Council Approves Funds Aimed for Small Business

The Chelsea City Council has taken another step in helping the City recover from COVID-19 by approving more than $1 million to help small businesses recover from the extended closures and crippling business losses.

City Manager Tom Ambrosino proposed the expenditure after it was recommended by a Council Task Force that had been appointed by Council President Roy Avellaneda in April.

“We’ll start working on the program now in the next couple of weeks,” said Ambrosino.

Avellaneda said the Council did make an amendment, as it was suggested there would be a $250,000 administrative portion, leaving $900,000 left for loans. However, the Council didn’t agree to that and asked that the administration fee be kept to $150,000. That left $1 million for loans. Half of that will be reserved for the Restaurant Recovery Program and the other half will be for a Small Business Relief Program.

“This is the third financial step the City and City Council has taken to relieve the impact of COVID-19 in our community,” he said. “Obviously, the food relief was first and then we moved to shelter with our rental assistance lottery and now we want to concentrate on small business. I want businesses to understand we had to focus on other things first, but I want them to understand we care about them.

“We want to fill in the gaps with this for businesses that didn’t get the federal loans or didn’t qualify for them,” he continued.

Two City Councillors have been tapped to join City departments on the evaluation committee, and they include Councillor Judith Garcia and Councillor Naomi Zabot.

Garcia said she was excited to participate in the evaluation team and on the Council Task Force earlier in the process, particularly because she represents most of the downtown area.

“Small businesses have been vital in our economic growth as a city and this pandemic should not put them out of business,” she said. “This program will be a lifeline for many. I heard from a local barbershop owner that he has spent his life savings these past three months as he was forced to remain closed due to Covid-19. Another business owner informed me her rent increased by $200 as of last month. That’s why I have been very involved in this process of offering up to $20,000 in grants to local businesses. I want to abstain from referring to this monetary assistance as a loan  because our goal is for this program to pick up where the CARES Act failed.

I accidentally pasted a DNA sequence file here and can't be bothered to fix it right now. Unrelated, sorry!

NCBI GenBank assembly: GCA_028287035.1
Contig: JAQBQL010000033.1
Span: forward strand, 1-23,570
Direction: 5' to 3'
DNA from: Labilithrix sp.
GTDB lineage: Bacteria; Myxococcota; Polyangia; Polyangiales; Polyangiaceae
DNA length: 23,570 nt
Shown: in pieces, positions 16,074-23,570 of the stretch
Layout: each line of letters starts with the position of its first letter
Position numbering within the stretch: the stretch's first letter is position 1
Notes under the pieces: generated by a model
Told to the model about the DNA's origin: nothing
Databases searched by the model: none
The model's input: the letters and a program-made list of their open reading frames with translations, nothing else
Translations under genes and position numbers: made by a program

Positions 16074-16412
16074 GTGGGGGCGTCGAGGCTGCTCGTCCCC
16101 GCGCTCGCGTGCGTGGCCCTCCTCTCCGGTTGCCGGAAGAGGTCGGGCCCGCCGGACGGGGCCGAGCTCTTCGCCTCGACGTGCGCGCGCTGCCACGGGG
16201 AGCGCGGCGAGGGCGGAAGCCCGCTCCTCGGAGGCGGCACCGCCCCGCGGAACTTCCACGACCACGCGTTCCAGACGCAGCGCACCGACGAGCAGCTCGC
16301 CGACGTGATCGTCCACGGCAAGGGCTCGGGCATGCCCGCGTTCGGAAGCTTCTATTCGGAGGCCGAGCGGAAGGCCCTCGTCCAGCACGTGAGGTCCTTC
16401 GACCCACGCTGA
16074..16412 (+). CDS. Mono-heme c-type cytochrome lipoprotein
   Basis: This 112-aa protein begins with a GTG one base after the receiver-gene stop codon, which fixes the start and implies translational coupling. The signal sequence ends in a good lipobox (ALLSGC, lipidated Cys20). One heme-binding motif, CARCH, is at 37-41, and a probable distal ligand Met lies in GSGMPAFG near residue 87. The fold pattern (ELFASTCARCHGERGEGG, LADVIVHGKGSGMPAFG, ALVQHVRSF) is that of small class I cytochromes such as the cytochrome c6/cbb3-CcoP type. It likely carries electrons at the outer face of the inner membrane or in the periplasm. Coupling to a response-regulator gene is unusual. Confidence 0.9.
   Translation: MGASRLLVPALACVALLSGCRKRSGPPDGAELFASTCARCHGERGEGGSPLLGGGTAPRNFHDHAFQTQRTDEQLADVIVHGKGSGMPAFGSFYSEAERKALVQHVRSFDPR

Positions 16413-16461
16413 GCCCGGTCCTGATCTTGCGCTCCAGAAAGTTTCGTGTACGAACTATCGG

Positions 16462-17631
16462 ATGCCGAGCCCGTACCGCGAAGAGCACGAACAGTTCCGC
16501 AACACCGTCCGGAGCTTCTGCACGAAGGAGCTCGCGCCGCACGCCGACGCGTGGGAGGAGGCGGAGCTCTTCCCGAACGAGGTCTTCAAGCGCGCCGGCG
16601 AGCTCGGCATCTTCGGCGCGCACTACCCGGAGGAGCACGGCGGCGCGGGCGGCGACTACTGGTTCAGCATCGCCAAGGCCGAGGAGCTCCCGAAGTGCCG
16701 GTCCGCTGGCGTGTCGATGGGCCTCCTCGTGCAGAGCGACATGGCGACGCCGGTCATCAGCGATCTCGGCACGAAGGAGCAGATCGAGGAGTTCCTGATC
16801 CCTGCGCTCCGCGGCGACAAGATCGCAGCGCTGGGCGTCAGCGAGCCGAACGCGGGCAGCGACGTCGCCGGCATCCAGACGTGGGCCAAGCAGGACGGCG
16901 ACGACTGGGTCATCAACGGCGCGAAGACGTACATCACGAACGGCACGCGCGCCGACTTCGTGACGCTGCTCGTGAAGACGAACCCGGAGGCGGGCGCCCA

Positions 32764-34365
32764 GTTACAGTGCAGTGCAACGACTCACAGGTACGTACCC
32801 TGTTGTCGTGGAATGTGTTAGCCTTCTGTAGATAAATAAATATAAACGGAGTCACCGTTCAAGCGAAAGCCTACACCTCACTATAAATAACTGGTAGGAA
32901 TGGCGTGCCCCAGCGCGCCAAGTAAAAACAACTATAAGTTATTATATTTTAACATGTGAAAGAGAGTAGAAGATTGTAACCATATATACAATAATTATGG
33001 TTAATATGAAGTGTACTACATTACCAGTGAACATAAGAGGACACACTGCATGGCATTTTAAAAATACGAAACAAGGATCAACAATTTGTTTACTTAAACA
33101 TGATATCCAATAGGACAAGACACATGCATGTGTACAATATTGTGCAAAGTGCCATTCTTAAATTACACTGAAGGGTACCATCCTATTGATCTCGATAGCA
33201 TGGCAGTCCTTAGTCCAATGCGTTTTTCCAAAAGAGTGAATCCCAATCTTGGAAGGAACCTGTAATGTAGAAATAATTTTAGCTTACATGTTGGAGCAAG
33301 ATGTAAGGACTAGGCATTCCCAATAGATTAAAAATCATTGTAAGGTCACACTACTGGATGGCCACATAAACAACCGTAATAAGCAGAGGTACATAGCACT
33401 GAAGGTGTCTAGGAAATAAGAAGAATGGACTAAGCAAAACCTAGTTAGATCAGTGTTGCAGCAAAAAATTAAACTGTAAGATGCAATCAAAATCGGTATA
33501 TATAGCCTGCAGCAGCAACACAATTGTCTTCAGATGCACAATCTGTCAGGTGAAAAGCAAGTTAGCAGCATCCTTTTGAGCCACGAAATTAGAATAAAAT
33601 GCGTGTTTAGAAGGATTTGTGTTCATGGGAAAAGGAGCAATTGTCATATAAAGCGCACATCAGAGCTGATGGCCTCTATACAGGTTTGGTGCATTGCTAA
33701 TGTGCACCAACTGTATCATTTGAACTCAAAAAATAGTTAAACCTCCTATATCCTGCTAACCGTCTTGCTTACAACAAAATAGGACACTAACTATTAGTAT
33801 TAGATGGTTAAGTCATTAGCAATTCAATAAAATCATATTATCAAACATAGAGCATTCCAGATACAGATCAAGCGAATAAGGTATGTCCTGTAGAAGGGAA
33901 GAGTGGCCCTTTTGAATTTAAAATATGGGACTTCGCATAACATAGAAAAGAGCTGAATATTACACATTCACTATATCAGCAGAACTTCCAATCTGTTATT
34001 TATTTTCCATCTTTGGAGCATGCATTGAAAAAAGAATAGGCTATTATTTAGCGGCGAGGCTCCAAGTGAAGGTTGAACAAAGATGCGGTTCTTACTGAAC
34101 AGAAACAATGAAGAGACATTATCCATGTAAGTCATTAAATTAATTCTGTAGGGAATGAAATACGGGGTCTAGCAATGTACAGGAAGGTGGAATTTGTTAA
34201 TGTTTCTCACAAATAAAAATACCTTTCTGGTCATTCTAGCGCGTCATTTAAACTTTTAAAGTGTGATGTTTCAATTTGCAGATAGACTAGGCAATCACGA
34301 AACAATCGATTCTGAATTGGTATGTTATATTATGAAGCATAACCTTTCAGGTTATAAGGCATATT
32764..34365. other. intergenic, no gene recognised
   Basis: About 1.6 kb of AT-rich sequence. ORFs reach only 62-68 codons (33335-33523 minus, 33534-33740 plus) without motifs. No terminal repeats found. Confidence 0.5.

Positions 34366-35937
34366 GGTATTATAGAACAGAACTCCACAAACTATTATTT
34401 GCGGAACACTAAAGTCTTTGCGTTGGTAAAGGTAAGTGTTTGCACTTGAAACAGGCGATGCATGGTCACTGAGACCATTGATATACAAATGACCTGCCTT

“Our small business owners cannot afford to take up any more debt with strings attached,” she continued.

The goal is to offer grant money that business owners do not have to worry about paying back, she said.

“I am personally advocating for an easy and streamlined application process that comes with no strings attached aside from seeing our businesses thrive and remain here,” she said.

Councillor Todd Taylor, a business owner himself, was one of the first Council voices to begin talking about how small businesses in Chelsea were going to be able to weather this storm. He was on the Task Force appointed by Avellaneda and helped to design some of the program.

“This program is just as important as our food or rent assistance program,” he said. “The businesses in Chelsea, especially the ones in the hospitality sector, are having a hard time surviving because they have been closed for months while they still have rent and insurance bills to pay. And our restaurants are especially vulnerable because the Federal programs are not designed for them.”

He said the federal Paycheck Protection Program (PPP) required restaurants to spend 75 percent on payroll, but that was impossible without customers. And after opening in Phase 2, they can only be at 25 percent capacity.

“The most important part of this program must include rent negotiation with landlords much the same as we did with the rent assistance program,” he said. “In order to try to avoid economic disaster, we not only have to have programs like this in Chelsea, we must put pressure on our federal representatives to have additional monies directed toward our hospitality businesses who have largely been left out of relief efforts. People have dedicated their whole lives to their businesses and having been forcibly shut down by the state, I think the state has the responsibility to help these businesses get back to normal as soon as possible.”

The program is being paid out of the City’s Free Cash funds, and more information will be coming soon about applications and how it will work.

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